A Reassessment of Common Law Protections for 'Idiots'

58 Pages Posted: 25 Jun 2015

See all articles by Michael Clemente

Michael Clemente

Yale University, Law School, Students

Date Written: June 15, 2015


When the Eighth Amendment was ratified, common law protections categorically prohibited the execution of “idiots.” On two occasions, the Supreme Court considered whether these protections proscribe executing people with intellectual disabilities; however, the Court concluded that idiocy protections shielded only the “profoundly or severely mentally retarded.” This Note argues that the Court’s historical analysis of idiocy protections was unduly narrow. It then proceeds to reassess common law insanity protections for idiots and finds strong evidence that these protections included people with a relatively wide range of intellectual disabilities. Based on this new historical account, this Note argues that there are people with intellectual disabilities on death row today who likely would have been protected from execution in 1791.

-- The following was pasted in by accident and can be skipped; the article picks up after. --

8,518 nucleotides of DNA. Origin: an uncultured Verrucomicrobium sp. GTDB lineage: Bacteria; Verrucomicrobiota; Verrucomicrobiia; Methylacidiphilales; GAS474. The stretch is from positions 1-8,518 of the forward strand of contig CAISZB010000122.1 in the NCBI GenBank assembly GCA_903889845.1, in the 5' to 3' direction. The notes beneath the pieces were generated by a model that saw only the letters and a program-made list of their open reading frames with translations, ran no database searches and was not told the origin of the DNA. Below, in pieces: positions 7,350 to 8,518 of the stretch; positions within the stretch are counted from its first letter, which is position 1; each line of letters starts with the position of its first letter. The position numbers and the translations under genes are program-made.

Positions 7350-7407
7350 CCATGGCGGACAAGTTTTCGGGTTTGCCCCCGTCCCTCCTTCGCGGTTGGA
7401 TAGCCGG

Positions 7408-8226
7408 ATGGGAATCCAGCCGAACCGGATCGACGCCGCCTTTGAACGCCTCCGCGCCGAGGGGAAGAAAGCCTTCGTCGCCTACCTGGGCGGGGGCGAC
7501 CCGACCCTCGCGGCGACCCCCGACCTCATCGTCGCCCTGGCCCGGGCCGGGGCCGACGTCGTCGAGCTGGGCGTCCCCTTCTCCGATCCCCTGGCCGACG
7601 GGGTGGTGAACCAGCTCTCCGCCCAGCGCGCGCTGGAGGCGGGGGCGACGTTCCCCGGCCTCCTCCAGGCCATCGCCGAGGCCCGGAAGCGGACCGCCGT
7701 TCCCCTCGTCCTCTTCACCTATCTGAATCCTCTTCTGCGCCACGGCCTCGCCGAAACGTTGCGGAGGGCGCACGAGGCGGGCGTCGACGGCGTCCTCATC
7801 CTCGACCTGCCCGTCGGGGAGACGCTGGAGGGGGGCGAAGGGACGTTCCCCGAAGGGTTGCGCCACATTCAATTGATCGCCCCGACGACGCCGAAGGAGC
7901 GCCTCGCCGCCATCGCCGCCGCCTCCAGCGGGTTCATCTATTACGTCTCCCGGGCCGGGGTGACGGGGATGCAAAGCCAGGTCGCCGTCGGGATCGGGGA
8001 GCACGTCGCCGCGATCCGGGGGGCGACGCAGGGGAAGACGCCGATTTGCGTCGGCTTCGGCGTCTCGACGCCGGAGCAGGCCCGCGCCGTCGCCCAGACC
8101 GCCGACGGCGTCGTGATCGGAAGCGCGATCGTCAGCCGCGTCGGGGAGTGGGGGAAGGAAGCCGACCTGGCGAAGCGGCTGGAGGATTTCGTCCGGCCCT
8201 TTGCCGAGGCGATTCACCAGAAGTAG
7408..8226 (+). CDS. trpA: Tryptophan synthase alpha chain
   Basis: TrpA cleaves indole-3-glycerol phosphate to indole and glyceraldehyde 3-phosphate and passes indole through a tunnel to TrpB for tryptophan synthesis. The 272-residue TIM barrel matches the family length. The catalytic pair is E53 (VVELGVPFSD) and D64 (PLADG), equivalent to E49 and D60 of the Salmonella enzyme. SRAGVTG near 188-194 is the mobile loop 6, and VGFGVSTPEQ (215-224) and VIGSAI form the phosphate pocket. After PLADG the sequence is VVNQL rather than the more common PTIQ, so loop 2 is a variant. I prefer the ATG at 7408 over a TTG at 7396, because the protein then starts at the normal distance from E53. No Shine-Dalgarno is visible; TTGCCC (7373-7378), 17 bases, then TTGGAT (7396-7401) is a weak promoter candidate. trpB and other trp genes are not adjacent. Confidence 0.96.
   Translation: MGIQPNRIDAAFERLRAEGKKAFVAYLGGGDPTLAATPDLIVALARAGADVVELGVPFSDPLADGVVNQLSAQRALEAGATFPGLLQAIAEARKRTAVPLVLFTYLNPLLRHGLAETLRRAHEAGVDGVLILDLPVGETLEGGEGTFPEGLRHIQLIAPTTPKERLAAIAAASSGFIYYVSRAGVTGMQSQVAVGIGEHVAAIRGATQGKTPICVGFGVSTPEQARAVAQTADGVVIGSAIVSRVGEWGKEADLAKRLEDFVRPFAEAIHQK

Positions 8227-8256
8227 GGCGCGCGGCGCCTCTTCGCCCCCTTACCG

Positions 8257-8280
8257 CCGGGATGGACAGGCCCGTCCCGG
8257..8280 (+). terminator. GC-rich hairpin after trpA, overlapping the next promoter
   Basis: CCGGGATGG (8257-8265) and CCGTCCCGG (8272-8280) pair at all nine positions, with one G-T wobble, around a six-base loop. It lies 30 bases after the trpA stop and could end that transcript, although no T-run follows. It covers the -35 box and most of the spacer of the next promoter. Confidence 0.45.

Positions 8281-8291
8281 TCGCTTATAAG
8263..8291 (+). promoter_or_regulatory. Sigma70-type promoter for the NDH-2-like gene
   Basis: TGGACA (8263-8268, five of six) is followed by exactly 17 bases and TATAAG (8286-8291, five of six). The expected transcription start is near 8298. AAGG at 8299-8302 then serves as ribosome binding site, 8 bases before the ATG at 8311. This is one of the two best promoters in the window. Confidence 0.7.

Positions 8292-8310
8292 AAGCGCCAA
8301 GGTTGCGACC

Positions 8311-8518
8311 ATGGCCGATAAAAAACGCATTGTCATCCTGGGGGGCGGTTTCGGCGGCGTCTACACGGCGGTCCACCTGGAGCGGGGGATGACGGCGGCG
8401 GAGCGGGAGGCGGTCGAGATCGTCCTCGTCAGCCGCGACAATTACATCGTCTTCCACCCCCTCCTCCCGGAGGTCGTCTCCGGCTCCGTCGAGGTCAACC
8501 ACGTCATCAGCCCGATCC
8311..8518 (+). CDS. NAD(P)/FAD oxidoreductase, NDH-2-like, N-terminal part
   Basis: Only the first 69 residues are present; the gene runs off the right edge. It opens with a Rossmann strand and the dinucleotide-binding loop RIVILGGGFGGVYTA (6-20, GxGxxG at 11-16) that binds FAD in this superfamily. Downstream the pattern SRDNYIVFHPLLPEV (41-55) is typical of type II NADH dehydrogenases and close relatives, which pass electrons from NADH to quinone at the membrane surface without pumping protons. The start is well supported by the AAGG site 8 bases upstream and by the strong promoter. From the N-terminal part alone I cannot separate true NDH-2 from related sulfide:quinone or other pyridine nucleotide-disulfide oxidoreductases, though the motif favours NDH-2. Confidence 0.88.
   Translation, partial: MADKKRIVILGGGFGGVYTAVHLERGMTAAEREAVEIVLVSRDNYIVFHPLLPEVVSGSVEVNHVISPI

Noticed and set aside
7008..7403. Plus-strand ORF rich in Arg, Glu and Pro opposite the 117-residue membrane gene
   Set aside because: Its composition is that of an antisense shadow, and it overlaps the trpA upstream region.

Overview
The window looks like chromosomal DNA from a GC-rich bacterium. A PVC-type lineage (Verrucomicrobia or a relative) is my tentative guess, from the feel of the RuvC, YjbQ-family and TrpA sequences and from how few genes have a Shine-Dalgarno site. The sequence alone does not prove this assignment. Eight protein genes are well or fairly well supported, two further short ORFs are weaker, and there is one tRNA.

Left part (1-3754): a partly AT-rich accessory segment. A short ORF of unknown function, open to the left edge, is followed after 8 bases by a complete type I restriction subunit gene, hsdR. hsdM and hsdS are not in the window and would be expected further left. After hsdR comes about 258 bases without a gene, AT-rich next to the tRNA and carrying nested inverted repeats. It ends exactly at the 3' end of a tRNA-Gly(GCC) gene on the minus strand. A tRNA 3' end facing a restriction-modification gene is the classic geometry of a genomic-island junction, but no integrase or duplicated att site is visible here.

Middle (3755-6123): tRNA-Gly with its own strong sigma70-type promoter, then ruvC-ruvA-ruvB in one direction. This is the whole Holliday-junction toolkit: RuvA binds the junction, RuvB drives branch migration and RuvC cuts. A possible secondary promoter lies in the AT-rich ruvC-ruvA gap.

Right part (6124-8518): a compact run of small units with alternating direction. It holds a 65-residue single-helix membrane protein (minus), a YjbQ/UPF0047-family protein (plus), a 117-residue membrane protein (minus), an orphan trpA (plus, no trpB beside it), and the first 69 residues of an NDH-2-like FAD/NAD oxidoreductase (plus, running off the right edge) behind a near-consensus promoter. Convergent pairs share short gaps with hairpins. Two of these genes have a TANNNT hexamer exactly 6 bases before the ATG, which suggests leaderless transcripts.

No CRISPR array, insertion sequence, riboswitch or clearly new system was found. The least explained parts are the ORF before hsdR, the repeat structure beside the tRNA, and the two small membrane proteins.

Keywords: originalism, eighth amendment, capital punishment, intellectual disability, mental retardation, idiot

Suggested Citation

Clemente, Michael, A Reassessment of Common Law Protections for 'Idiots' (June 15, 2015). Yale Law Journal, Vol. 124, No. 8, 2015, Available at SSRN: https://ssrn.com/abstract=2621841

Michael Clemente (Contact Author)

Yale University, Law School, Students ( email )

127 Wall Street
New Haven, CT 06511
United States

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